"I think he's engendered a spirit of lifting up Baltimore as a place of prominence in the American church," said Father Foley. "And he's really shown that he's with the people, that comes across with him. He's shown that he's there for us; I guess that's why there's so much enthusiasm for him."

The Church of the Annunciation alone is sending 37 people, more than any other parish, apparently, because Father Foley got the word out early.

Most of the faithful will be sitting in the same section of the chartered Air Italia 747 as the soon-to-be cardinal, who declined first-class treatment. Once all 420 seats on the charter were sold, other seats were booked on a regular flight.

Archbishop Keeler -- only the third cardinal chosen from the Archdiocese of Baltimore -- was one of 30 prelates worldwide named to the honor by Pope John Paul II Oct. 31.

"The miracle was to find a nonstop flight from Baltimore to Rome and rooms for 400 people on two weeks notice," said Ezio de Filippes, president of Renaissance Travel Ltd. of Washington which booked the trip. "I was expecting to fill up the plane, but I didn't think it would be so fast."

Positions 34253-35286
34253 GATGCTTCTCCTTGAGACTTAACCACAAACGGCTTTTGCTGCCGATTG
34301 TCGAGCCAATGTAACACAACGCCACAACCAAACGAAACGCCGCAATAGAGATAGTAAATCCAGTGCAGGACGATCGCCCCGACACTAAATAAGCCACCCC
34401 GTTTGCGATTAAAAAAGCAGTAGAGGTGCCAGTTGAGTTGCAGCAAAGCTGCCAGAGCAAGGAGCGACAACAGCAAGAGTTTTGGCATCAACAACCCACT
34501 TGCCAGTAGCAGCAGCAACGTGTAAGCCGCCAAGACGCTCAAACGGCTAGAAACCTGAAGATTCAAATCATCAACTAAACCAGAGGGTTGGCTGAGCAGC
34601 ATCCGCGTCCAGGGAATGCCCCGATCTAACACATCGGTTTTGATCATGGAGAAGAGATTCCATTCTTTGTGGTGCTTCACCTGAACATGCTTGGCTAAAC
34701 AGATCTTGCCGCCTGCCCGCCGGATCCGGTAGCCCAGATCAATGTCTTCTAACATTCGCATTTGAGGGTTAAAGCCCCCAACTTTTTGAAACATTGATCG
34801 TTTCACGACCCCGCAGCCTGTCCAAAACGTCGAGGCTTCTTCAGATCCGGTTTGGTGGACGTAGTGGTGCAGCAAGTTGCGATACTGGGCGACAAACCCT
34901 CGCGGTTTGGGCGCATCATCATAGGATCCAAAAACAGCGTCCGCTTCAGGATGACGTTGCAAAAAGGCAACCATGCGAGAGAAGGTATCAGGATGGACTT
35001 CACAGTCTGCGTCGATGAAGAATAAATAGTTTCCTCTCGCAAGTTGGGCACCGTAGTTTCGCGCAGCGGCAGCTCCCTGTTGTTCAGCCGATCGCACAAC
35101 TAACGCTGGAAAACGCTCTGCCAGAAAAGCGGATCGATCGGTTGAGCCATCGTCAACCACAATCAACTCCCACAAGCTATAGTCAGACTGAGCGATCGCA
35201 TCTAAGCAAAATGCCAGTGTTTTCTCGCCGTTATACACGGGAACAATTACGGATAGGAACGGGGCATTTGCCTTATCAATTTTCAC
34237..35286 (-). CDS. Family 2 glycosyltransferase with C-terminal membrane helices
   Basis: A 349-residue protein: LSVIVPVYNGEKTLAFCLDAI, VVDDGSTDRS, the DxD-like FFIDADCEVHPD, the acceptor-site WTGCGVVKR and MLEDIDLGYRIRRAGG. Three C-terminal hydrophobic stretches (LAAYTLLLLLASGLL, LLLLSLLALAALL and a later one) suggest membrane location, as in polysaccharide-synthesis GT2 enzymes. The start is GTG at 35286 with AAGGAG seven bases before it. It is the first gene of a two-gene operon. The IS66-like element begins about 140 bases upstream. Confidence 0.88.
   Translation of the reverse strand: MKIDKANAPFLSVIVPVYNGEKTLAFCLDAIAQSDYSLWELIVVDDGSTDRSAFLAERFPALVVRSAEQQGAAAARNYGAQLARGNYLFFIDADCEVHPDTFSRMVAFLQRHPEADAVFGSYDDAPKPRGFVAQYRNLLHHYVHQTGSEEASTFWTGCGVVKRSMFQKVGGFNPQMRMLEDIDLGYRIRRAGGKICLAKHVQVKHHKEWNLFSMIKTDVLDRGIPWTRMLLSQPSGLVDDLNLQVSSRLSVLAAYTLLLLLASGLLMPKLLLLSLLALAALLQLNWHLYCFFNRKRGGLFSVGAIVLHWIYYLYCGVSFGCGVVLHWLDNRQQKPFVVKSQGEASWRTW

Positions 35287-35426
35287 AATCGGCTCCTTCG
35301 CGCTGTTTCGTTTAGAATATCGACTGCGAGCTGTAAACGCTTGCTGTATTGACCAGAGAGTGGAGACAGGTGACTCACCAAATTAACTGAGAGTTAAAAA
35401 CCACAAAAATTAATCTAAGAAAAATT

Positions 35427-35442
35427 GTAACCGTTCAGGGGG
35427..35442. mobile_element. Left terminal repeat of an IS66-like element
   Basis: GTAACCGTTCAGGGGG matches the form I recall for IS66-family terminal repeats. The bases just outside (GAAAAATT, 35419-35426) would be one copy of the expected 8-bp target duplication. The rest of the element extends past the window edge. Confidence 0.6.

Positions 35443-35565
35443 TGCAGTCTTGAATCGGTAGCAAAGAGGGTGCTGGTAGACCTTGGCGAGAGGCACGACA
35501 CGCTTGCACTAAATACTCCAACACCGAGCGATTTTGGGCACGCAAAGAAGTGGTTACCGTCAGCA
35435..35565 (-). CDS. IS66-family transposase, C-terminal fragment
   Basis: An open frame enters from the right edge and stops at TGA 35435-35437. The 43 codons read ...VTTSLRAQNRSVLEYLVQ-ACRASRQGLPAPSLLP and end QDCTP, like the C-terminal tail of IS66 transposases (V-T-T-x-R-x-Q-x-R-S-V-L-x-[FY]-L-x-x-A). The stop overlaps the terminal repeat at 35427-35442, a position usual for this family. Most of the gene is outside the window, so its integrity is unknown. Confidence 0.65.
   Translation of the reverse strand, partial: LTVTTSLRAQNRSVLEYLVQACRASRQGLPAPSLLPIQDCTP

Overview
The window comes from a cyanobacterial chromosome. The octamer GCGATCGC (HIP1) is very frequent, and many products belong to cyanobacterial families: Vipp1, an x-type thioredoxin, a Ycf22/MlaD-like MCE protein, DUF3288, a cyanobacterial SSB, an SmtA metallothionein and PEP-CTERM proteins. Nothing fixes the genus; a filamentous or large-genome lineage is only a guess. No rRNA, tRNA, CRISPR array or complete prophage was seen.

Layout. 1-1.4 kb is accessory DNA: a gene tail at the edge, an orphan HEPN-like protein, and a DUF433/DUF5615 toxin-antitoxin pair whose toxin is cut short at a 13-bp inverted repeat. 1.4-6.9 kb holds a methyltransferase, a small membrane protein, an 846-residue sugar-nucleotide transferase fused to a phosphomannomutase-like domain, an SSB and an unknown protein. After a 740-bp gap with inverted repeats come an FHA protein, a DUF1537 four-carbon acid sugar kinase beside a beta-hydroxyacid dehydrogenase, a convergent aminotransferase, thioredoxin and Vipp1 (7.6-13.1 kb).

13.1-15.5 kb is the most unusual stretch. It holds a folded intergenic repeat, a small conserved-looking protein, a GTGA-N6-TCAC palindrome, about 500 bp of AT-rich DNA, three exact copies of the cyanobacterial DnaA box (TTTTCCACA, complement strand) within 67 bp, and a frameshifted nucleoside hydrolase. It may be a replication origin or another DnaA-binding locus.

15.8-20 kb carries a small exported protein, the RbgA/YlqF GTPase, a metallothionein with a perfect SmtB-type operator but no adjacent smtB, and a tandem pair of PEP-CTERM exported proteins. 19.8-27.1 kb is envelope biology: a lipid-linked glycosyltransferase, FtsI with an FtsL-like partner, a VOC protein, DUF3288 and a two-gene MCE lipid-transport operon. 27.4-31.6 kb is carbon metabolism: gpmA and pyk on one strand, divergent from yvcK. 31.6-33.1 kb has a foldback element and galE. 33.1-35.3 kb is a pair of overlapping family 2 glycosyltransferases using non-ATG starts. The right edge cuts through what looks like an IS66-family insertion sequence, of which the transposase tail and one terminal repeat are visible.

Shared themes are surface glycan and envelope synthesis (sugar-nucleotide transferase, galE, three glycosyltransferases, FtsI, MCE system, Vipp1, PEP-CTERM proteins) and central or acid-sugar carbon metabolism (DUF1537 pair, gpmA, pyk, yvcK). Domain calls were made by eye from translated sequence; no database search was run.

Mr. de Fillipes said 372 people booked the $1,173 economy deal, which includes six nights lodging, a few meals, two receptions for the new cardinal and a tour of Rome. A single room, he said, is $300 more. Thirty-six people will pay $2,693 to fly business class and 12 are paying $3,823 for first class.

Most of the travelers are lay people, and nearly all of them are paying their own way. A church spokesman said that an anonymous donor is covering all archdiocesan staff expenses, and some members of religious orders have private sponsors.